Life on Two Wheels: Rob Philippe and the fine art of bike touring
Special to the Daily
On a bookshelf in Rob Philippe’s 1946 log cabin sits “Around the World on a Bicycle,” the classic 1887 account of Thomas Stevens’ penny-farthing journey. While Philippe’s bike setup is more modern than his Victorian counterpart, the story has inspired him to see the world from a two-wheeled perspective.
Like Stevens, Philippe has also written about his adventures for several local and international publications. This fourth generation Colorado native has been connected to Frisco since his parents first brought him to the ’40s-era cabin at 2 weeks old. As a developer, he has built much of Main Street. As a bicyclist, he rides around Lake Dillon three times a week to train for his multi-week bike tours. Philippe calls himself a connoisseur of “the fine art of bike touring.” In part, it is because he creates quick plein air watercolor sketches at each new location to visually document his journey. In pursuit of the finer things in life, this bon vivant discovers — and then paints — the little details that make his international bicycle tours memorable.
Philippe’s first trip came in his late 20s, after a successful hotel deal in downtown Denver.
“I took off and started riding,” he says. The trip introduced him to Israel, Lebanon, Turkey and Greece. After a 20-year hiatus to raise two children, Philippe returned to the saddle, and over the last 13 years he and his partner, Valerie Weber, have taken an extended European bike tour at least once a year.
“I’m really lucky to have a relationship with someone who’s willing to get on a bicycle,” Philippe says. They are currently training for a trip from Lisbon, Portugal, to Seville, Spain, this fall, and have their sights set on the classic Avenue Verte ride from London to Paris someday. The couple also spends half the year in Cabo San Lucas, where the two are developing bike lanes and fostering a thriving Baja bike culture.
Philippe recalls one of his latest bike tours through the touring Mecca of Italy:
“A bicycle is freedom. You know, I always worry when I see people walking because I go, ‘Maybe they don’t know how to ride a bike.’ We’ve been riding some really big tours lately. What a great way to see a place because you see it all, an inch at a time, every little pebble on the road.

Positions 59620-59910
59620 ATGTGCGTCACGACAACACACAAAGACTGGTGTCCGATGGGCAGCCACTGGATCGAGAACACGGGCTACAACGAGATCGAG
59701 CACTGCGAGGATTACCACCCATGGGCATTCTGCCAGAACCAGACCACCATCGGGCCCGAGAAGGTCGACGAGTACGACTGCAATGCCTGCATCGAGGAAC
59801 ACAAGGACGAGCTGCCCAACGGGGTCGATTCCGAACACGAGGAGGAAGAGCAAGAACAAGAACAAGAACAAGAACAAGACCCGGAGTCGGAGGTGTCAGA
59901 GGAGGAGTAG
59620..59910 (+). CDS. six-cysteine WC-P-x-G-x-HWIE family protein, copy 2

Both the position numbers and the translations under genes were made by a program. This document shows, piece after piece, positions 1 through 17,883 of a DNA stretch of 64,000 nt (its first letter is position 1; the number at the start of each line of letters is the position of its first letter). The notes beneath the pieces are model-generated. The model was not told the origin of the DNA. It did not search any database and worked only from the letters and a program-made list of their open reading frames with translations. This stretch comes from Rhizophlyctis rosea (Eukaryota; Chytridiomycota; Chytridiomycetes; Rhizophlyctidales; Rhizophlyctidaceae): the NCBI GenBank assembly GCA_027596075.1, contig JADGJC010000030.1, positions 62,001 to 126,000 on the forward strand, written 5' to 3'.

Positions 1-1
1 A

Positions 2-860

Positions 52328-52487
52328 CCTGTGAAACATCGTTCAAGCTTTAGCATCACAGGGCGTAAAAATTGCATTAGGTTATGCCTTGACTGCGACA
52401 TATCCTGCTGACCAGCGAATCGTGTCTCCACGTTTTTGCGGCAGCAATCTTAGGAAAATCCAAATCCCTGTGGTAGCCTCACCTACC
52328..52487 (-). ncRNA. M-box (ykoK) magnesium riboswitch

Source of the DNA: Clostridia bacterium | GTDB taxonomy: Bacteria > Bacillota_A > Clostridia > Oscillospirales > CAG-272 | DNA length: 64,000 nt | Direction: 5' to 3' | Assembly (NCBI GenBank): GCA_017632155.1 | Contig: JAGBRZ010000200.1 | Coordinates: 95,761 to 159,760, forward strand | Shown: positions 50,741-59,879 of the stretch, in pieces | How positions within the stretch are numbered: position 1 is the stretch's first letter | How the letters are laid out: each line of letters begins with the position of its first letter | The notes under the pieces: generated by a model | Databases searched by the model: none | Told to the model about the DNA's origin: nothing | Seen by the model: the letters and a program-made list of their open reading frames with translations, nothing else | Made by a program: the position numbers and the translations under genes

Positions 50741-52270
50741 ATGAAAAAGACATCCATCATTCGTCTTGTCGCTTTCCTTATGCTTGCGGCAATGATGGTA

“This last trip we just rode was basically the length of Italy, from Bolzano to Rome, and that was 27 days in the saddle. It makes you want to go back to Italy. In fact, every time you think about taking a bike tour you go, ‘Oh, let’s go to Italy.’ If you could just keep riding Italy forever… The food is fabulous, never a bad meal.
“There are people from all over the world — old people, young people, people on a budget, people camping, people staying in five-star hotels. In Europe the routes are so set. You follow the rivers and people kind of keep seeing the same honeymooners from Germany on their tandem, here at this train station, or this gelato place, or this bar. We rode this one leg of this tour and this guy had just sold his company. He was like 75, Hans, and he had this 40-year-old girlfriend. He rode from Bolzano to Venice on an electric assist bike. She pedaled in three-quarter-inch heels and a skirt every day the whole tour — on a regular bike! Just interesting people.
“Wouldn’t it be great to ride Vietnam and Cambodia and New Zealand? That’s in the future, I hope. The trouble is, if you go that far, my idea is to keep on going.”
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